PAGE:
Australian regulations replacing branding on cigarette packaging with graphic depictions of the consequences of smoking – from various cancers to emphysema and potential harm to unborn children – present a confronting deterrent for consumers. The results have been very effective in increasing cessation rates and decreasing tobacco sales.
Although the tax on cigarettes in China more than doubled from 5 percent to 11 percent in March 2015, this increase was still well under the WHO recommended taxation rate of 70 percent. In Australia, taxes on cigarettes amount to around 60 percent of their total cost. To put this in context, in Australia, a pack of Marlboro cigarettes costs AU$23 on average; in China a pack can sell for as low as AU$1.95 (9 RMB). This makes smoking an affordable habit for even the poorest consumers.
A new joint report with the National Australia Bank and The George Institute for Global Health, to be launched at the China Study Centre’s 2015 Sydney China Business Forum on 2 November, explores some of the health issues that China is grappling with as it seeks to achieve its goal of creating a ‘middle income country’ in the next five years.
In order to do so, China will need to address its myriad challenges, including smoking. The Chinese government cannot afford to allow its concern for lost revenue from tobacco sales to prevent it from curbing the devastating consequences of its high population of smokers. Australian government and health professionals are well positioned to contribute to a common goal of improving the health of China’s population.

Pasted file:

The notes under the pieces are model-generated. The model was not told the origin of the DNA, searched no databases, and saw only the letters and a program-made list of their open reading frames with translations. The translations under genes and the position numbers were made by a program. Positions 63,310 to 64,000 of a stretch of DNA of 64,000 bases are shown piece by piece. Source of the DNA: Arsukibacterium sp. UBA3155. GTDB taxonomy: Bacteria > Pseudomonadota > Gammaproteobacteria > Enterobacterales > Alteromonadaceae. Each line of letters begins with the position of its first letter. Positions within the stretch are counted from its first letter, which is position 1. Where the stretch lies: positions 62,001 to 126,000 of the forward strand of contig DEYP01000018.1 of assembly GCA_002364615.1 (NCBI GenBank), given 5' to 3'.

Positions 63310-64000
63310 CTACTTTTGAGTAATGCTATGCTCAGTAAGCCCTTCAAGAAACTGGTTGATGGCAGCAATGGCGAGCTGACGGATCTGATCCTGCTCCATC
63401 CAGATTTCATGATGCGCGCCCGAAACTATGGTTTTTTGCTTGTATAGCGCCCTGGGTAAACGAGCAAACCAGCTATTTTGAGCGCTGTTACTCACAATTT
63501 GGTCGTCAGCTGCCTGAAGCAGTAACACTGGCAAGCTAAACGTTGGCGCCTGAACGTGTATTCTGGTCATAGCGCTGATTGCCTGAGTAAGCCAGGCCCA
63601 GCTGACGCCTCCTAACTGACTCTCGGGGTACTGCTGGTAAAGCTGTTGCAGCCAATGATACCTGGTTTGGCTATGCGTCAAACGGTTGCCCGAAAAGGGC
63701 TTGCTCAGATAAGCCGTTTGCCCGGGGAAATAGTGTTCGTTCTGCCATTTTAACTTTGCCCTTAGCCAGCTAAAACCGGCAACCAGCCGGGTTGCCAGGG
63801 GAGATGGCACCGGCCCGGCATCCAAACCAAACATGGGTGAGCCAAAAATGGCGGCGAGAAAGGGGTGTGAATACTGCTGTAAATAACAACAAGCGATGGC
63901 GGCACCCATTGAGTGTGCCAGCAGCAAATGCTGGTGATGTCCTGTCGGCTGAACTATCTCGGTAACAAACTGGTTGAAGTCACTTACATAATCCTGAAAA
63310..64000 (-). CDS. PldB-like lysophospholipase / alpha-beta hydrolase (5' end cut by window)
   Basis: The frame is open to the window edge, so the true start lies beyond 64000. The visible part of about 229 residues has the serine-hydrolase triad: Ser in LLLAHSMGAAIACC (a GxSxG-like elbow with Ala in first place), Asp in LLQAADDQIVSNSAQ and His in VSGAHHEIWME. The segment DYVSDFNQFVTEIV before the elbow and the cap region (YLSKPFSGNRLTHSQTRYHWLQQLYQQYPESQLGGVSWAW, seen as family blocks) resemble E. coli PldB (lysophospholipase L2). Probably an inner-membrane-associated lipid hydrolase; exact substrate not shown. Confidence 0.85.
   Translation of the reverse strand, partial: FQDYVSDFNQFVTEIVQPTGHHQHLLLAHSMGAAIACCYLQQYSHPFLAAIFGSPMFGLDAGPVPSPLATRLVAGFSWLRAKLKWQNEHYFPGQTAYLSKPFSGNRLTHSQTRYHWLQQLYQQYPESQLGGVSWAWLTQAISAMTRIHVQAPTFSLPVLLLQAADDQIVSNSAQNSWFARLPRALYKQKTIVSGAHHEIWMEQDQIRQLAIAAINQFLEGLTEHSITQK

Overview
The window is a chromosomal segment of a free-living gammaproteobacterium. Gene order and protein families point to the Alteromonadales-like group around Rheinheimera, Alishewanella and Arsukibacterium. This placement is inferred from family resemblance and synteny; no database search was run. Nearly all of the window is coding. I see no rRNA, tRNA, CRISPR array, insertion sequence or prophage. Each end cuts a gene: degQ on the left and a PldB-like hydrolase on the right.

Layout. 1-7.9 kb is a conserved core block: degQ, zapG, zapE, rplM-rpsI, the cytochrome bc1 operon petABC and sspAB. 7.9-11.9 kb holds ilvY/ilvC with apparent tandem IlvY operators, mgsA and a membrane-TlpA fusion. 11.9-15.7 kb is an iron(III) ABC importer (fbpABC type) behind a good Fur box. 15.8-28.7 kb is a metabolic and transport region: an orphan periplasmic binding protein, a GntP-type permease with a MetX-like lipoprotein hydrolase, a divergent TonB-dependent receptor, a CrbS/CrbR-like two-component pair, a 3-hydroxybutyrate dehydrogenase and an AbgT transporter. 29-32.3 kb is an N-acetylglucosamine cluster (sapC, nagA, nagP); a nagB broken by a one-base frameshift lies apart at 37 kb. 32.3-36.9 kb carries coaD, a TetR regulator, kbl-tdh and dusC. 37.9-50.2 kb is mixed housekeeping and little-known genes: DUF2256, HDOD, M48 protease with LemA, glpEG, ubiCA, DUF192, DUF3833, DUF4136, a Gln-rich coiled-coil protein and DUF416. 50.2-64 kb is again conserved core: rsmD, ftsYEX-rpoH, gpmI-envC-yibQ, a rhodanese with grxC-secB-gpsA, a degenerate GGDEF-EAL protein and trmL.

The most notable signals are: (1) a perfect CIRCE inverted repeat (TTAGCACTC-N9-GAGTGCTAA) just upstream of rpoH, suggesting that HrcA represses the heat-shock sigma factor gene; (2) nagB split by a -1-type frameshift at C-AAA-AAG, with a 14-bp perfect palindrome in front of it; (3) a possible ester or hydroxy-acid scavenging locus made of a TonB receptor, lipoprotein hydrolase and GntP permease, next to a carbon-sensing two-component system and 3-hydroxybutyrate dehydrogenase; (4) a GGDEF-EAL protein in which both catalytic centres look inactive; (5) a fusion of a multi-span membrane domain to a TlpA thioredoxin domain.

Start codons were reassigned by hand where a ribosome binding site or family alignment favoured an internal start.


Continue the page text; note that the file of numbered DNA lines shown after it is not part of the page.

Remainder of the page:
Professor Kerry Brown and Simone Van Nieuwenhuizen are from the University of Sydney’s China Studies Centre. First published in the China Daily on 23 October 2015.
Can farmers, producers and regulators work together at all points of the food supply chain to help curb Australia’s growing obesity problem?
Sydney's commuting cyclists are twice as happy as people who drive, walk or use public transport to get to work, University of Sydney research reveals.
Wheelchair basketball athletes from the NSW Institute of Sport and Wheelchair Sports NSW showed their support for the Pave the Way campaign this week.
How can we distinguish credible wellness information from unfounded pseudoscience? And why is it that wellness gurus are often taken more seriously than scientists? Jackie Randles writes.
The review of Australian guidelines for the ethical use of IVF is raising questions over the impact of sex selection for non-medical purposes. Dr Tereza Hendl writes in The Conversation.
Eighty percent of people with dementia risk factors will develop the disease within five years.
People suffering severe flu this winter should seek medical treatment as soon as possible.
Five things you should know before getting a standing desk, writes Josephine Chau and Lina Engelen
Mindfulness-based stress reduction therapy produces a sharp decline in the severity of post-traumatic stress disorder symptoms, writes Ian Hickie and Jane Burns.
A world-first intervention designed by Charles Perkins Centre researchers specifically for young people found mobile phones could improve health and halt weight gain.